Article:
September 4, 2021
Prior to the onset of COVID-19, 10% of the world’s population was living in extreme poverty, with entire communities struggling to receive access to even the most basic of needs such as health, education, and access to water and sanitation - amenities that we often take for granted living in places like the UK/more high-resource settings (UN, 2021). Whilst we are all trying to move towards a new sense of ‘normality’, 70 million more people are expected to be pushed into extreme poverty as a result of COVID-19 (UN, 2021). The struggle to survive within a global pandemic is a new and frightening reality, yet for so many across the world, the fight against poverty remains a huge and continuous issue, further exacerbated by COVID-19.
Currently, 800 million people spend at least 10% of their household budgets on health expenses for themselves, a sick child or other family members. Sadly, for almost 100 million people, these expenses are high enough to push them into extreme poverty, forcing them to survive on just $1.90 or less a day (WHO, 2017).
Josiane, a child living in Sub-Saharan Africa, is currently fighting through the battles of both poverty and a rare illness at the mere age of 6. Diagnosed with aplastic anemia (a condition which results from bone marrow failure and inability to produce blood cells), Josiane is more likely to have bleeding, anaemia and severe recurrent infections. As her symptoms got progressively worse, she was admitted to the hospital and was diagnosed with persistent pancytopenia, another condition which increases her likelihood of infections and bleeding.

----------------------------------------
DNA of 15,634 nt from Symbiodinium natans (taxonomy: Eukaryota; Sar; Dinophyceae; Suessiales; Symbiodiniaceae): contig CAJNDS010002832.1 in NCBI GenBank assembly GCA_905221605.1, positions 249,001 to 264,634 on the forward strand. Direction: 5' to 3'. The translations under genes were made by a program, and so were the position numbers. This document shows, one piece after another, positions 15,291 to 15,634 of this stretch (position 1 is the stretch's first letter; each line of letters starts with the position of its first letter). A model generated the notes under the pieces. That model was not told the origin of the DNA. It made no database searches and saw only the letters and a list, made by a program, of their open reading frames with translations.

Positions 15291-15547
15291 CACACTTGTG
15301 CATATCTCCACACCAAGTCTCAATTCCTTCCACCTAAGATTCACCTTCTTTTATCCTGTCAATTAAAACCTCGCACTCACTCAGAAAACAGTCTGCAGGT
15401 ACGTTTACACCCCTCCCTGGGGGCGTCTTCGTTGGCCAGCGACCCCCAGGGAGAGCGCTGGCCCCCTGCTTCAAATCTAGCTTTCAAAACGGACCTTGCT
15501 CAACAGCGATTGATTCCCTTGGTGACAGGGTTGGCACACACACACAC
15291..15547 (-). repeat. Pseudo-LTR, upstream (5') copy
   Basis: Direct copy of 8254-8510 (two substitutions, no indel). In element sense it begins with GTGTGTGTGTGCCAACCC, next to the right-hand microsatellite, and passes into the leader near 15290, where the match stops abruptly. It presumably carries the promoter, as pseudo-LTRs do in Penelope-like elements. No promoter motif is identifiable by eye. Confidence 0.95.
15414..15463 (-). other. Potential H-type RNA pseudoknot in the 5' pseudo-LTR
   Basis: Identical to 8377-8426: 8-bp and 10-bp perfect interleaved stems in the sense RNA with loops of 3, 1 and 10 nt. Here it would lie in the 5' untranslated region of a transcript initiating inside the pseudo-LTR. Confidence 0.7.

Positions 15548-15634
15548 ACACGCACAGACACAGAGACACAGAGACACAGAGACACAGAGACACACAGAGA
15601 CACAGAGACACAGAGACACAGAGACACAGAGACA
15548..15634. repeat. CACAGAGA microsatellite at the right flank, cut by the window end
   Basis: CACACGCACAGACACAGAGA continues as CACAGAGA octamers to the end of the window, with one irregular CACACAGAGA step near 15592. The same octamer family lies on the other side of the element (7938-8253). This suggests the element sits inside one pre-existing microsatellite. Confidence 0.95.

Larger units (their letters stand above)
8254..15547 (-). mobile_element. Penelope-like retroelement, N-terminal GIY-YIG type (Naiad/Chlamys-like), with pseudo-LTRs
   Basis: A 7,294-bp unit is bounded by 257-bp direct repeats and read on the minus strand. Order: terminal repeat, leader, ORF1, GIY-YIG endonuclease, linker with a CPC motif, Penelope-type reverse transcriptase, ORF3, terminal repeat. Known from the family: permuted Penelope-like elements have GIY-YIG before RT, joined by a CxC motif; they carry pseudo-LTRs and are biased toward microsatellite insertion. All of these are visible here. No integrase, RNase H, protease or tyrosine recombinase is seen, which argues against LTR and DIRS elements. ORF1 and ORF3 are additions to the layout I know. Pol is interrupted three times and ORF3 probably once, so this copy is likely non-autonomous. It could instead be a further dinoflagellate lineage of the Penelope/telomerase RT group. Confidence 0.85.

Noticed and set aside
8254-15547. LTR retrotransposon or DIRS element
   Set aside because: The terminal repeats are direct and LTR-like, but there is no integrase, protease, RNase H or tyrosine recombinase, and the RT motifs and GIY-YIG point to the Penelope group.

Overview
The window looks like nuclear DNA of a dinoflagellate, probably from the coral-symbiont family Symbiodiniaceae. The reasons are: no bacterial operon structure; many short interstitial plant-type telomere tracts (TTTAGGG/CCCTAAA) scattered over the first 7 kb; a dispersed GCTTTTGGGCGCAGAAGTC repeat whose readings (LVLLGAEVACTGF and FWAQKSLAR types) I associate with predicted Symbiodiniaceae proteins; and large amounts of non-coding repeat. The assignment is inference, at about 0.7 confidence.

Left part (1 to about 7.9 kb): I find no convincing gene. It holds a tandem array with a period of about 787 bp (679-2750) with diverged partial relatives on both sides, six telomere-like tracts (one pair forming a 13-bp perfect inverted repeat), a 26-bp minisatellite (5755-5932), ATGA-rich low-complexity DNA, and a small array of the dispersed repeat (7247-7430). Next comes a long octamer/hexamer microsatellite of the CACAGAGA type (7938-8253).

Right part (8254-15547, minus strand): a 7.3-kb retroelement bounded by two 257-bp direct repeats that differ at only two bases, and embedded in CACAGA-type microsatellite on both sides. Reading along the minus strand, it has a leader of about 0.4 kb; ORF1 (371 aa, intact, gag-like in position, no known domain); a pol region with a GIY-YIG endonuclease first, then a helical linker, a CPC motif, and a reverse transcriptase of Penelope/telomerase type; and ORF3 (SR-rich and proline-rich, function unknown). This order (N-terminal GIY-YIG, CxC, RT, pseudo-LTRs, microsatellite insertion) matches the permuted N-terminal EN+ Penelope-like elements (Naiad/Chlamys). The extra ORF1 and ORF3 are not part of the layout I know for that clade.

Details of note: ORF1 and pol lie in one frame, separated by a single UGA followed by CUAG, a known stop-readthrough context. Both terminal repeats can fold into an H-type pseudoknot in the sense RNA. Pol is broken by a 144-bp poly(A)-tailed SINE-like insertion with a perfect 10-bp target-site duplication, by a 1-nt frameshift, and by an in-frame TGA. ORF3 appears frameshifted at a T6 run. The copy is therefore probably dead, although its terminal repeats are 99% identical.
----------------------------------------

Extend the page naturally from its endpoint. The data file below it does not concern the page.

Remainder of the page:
Despite receiving antibiotics, transfusion and other supportive measures, Josiane's condition continued to deteriorate and as a result of such repetitive admissions to the hospital, her family was no longer able to pay for her medication and treatment. If the family were to pay, they would fall into deep levels of debt. Medical treatment for a young child or living just outside the poverty line? No family should ever have to choose.
This International Day of Charity, we ask you to spread your kindness through donations and help children like Josiane and their families to gain access to quality healthcare without incurring medical debt or being pushed into extreme poverty. Alternatively, you can engage in charitable behaviour through fundraising for Doctors Worldwide and help save, as well as change lives worldwide.
Access to quality healthcare is not a privilege, it is a human right, and we work towards making that a reality, especially for the most vulnerable communities. With your support, together we can help build healthier and happier futures for millions of vulnerable people around the world, including those like Josiane who was not able to receive the support she needed.
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